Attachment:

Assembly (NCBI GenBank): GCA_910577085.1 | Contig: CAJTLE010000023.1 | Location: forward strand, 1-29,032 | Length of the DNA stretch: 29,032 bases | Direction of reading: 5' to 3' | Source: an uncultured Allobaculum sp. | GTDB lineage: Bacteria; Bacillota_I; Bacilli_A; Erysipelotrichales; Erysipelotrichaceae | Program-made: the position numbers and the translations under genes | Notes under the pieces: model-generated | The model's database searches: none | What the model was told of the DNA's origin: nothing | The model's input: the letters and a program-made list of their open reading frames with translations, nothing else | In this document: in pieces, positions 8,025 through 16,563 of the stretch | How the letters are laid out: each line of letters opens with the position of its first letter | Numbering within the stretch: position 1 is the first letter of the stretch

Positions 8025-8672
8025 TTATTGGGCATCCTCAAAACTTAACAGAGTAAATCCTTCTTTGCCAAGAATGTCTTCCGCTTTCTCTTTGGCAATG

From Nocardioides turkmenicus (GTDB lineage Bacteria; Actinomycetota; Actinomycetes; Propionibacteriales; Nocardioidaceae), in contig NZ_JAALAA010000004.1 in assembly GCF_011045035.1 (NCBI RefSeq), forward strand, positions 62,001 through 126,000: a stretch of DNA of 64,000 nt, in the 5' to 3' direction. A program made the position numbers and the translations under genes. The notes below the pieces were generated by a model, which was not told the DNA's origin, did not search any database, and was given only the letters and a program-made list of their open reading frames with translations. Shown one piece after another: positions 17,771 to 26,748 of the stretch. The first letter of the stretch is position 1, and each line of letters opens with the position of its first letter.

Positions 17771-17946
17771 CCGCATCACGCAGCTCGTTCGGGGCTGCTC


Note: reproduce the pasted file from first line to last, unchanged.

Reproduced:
Assembly (NCBI GenBank): GCA_910577085.1 | Contig: CAJTLE010000023.1 | Location: forward strand, 1-29,032 | Length of the DNA stretch: 29,032 bases | Direction of reading: 5' to 3' | Source: an uncultured Allobaculum sp. | GTDB lineage: Bacteria; Bacillota_I; Bacilli_A; Erysipelotrichales; Erysipelotrichaceae | Program-made: the position numbers and the translations under genes | Notes under the pieces: model-generated | The model's database searches: none | What the model was told of the DNA's origin: nothing | The model's input: the letters and a program-made list of their open reading frames with translations, nothing else | In this document: in pieces, positions 8,025 through 16,563 of the stretch | How the letters are laid out: each line of letters opens with the position of its first letter | Numbering within the stretch: position 1 is the first letter of the stretch

Positions 8025-8672
8025 TTATTGGGCATCCTCAAAACTTAACAGAGTAAATCCTTCTTTGCCAAGAATGTCTTCCGCTTTCTCTTTGGCAATG

From Nocardioides turkmenicus (GTDB lineage Bacteria; Actinomycetota; Actinomycetes; Propionibacteriales; Nocardioidaceae), in contig NZ_JAALAA010000004.1 in assembly GCF_011045035.1 (NCBI RefSeq), forward strand, positions 62,001 through 126,000: a stretch of DNA of 64,000 nt, in the 5' to 3' direction. A program made the position numbers and the translations under genes. The notes below the pieces were generated by a model, which was not told the DNA's origin, did not search any database, and was given only the letters and a program-made list of their open reading frames with translations. Shown one piece after another: positions 17,771 to 26,748 of the stretch. The first letter of the stretch is position 1, and each line of letters opens with the position of its first letter.

Positions 17771-17946
17771 CCGCATCACGCAGCTCGTTCGGGGCTGCTC